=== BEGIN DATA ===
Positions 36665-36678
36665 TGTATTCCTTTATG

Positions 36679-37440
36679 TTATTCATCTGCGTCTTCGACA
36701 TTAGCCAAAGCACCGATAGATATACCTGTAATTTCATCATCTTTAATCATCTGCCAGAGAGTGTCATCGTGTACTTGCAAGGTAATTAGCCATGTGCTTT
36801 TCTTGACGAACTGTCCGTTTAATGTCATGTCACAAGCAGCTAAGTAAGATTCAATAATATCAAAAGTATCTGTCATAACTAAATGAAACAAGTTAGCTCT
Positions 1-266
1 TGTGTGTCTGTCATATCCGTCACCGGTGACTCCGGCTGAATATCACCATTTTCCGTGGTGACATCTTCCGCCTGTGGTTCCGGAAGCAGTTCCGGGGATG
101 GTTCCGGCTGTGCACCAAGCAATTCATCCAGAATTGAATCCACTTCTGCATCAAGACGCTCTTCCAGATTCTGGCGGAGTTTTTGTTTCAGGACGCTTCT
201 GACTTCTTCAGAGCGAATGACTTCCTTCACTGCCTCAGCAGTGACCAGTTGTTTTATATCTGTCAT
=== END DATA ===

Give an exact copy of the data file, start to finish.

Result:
Positions 36665-36678
36665 TGTATTCCTTTATG

Positions 36679-37440
36679 TTATTCATCTGCGTCTTCGACA
36701 TTAGCCAAAGCACCGATAGATATACCTGTAATTTCATCATCTTTAATCATCTGCCAGAGAGTGTCATCGTGTACTTGCAAGGTAATTAGCCATGTGCTTT
36801 TCTTGACGAACTGTCCGTTTAATGTCATGTCACAAGCAGCTAAGTAAGATTCAATAATATCAAAAGTATCTGTCATAACTAAATGAAACAAGTTAGCTCT
Positions 1-266
1 TGTGTGTCTGTCATATCCGTCACCGGTGACTCCGGCTGAATATCACCATTTTCCGTGGTGACATCTTCCGCCTGTGGTTCCGGAAGCAGTTCCGGGGATG
101 GTTCCGGCTGTGCACCAAGCAATTCATCCAGAATTGAATCCACTTCTGCATCAAGACGCTCTTCCAGATTCTGGCGGAGTTTTTGTTTCAGGACGCTTCT
201 GACTTCTTCAGAGCGAATGACTTCCTTCACTGCCTCAGCAGTGACCAGTTGTTTTATATCTGTCAT